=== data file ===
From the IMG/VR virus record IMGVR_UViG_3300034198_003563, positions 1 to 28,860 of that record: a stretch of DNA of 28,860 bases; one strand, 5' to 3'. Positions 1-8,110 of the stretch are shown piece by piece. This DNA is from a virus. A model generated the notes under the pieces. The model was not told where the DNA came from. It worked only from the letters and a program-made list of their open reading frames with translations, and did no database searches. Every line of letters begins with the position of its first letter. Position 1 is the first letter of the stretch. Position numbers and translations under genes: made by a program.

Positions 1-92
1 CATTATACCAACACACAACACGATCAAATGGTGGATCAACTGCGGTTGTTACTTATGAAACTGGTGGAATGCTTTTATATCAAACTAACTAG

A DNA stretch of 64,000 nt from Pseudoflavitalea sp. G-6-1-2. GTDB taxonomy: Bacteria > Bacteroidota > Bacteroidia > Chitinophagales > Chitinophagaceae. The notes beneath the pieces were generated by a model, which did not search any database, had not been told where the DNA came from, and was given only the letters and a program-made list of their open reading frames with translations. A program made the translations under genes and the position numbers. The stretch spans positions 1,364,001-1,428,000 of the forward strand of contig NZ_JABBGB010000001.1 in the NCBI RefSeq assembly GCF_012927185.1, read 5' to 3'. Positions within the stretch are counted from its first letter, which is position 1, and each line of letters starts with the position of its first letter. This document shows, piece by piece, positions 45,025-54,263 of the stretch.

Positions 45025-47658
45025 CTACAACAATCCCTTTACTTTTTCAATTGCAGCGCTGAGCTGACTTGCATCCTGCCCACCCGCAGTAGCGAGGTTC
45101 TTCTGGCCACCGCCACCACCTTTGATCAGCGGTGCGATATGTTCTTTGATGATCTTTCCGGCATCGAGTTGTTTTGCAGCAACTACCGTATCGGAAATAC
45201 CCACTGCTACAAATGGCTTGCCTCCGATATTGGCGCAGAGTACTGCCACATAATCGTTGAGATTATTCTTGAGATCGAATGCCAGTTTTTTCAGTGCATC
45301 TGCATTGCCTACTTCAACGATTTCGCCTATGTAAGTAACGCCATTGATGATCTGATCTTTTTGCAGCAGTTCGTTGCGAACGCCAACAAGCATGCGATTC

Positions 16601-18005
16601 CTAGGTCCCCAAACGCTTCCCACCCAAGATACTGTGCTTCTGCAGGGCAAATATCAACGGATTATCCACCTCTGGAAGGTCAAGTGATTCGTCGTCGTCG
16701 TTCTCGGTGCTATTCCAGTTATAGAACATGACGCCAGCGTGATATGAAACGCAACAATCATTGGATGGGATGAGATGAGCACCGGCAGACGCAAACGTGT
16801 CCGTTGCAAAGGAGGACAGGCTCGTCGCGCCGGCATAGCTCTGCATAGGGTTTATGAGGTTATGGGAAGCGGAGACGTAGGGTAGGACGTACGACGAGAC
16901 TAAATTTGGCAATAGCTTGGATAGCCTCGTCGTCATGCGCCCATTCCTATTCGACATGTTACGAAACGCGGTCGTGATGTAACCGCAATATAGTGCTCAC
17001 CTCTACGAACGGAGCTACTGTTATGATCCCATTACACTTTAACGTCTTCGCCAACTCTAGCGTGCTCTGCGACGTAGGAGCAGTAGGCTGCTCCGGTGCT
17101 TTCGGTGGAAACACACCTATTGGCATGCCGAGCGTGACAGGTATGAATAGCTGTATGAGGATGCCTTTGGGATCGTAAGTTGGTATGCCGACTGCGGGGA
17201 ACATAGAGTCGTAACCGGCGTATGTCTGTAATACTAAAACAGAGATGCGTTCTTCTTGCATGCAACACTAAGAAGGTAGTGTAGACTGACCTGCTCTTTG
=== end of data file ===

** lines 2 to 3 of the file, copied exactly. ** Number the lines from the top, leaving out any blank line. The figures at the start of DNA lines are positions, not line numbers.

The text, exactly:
Positions 1-92
1 CATTATACCAACACACAACACGATCAAATGGTGGATCAACTGCGGTTGTTACTTATGAAACTGGTGGAATGCTTTTATATCAAACTAACTAG